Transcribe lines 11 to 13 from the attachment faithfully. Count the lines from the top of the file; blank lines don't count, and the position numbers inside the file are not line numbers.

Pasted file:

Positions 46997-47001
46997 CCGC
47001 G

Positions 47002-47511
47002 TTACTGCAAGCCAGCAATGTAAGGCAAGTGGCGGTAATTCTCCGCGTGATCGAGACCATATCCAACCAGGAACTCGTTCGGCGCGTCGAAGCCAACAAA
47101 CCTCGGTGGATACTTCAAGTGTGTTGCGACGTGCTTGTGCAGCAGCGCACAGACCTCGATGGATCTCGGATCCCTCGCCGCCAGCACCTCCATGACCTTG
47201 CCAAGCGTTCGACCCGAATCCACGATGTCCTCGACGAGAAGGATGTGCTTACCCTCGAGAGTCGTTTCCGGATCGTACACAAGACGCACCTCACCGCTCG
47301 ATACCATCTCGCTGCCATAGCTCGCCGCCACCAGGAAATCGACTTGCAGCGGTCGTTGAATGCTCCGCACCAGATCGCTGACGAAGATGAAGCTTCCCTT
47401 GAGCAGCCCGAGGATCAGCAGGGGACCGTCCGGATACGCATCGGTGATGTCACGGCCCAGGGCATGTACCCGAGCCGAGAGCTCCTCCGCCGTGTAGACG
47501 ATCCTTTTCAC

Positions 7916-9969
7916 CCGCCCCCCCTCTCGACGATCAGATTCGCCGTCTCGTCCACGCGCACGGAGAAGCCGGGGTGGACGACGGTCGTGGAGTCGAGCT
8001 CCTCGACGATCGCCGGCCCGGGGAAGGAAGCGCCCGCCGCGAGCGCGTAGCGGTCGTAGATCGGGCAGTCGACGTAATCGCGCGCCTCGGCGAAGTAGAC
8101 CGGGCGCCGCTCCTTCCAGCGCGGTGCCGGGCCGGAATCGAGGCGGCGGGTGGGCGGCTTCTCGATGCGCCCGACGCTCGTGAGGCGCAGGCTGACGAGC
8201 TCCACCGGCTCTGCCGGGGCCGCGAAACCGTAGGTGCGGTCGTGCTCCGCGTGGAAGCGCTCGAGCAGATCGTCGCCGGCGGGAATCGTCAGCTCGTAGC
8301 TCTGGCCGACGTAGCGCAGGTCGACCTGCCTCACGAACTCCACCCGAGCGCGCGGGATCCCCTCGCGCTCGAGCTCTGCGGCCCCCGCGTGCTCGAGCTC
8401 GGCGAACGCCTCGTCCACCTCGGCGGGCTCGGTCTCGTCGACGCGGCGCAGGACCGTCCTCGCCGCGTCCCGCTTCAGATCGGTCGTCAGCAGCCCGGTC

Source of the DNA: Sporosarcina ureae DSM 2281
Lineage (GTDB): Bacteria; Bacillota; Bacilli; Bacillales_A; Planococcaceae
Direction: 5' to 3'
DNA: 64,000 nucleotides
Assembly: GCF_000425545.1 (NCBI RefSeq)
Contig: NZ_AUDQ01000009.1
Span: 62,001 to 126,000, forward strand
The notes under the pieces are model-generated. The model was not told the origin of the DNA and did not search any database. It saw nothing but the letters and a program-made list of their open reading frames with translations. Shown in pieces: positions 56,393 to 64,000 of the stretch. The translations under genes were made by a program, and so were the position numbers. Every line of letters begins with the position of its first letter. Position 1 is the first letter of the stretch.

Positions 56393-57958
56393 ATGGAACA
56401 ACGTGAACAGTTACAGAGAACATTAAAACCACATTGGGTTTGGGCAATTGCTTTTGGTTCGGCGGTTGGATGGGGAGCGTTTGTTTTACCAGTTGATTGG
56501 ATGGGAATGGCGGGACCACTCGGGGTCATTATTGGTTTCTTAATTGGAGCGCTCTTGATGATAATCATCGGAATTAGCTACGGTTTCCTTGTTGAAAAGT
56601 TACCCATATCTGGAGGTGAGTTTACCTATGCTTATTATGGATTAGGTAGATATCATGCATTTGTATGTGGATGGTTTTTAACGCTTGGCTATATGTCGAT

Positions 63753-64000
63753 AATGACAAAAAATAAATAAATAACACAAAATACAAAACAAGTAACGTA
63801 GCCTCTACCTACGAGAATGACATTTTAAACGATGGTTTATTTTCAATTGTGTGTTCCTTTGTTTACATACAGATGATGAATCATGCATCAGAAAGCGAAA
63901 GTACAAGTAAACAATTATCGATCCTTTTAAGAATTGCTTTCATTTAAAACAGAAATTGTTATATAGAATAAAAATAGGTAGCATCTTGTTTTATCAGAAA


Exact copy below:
Positions 7916-9969
7916 CCGCCCCCCCTCTCGACGATCAGATTCGCCGTCTCGTCCACGCGCACGGAGAAGCCGGGGTGGACGACGGTCGTGGAGTCGAGCT
8001 CCTCGACGATCGCCGGCCCGGGGAAGGAAGCGCCCGCCGCGAGCGCGTAGCGGTCGTAGATCGGGCAGTCGACGTAATCGCGCGCCTCGGCGAAGTAGAC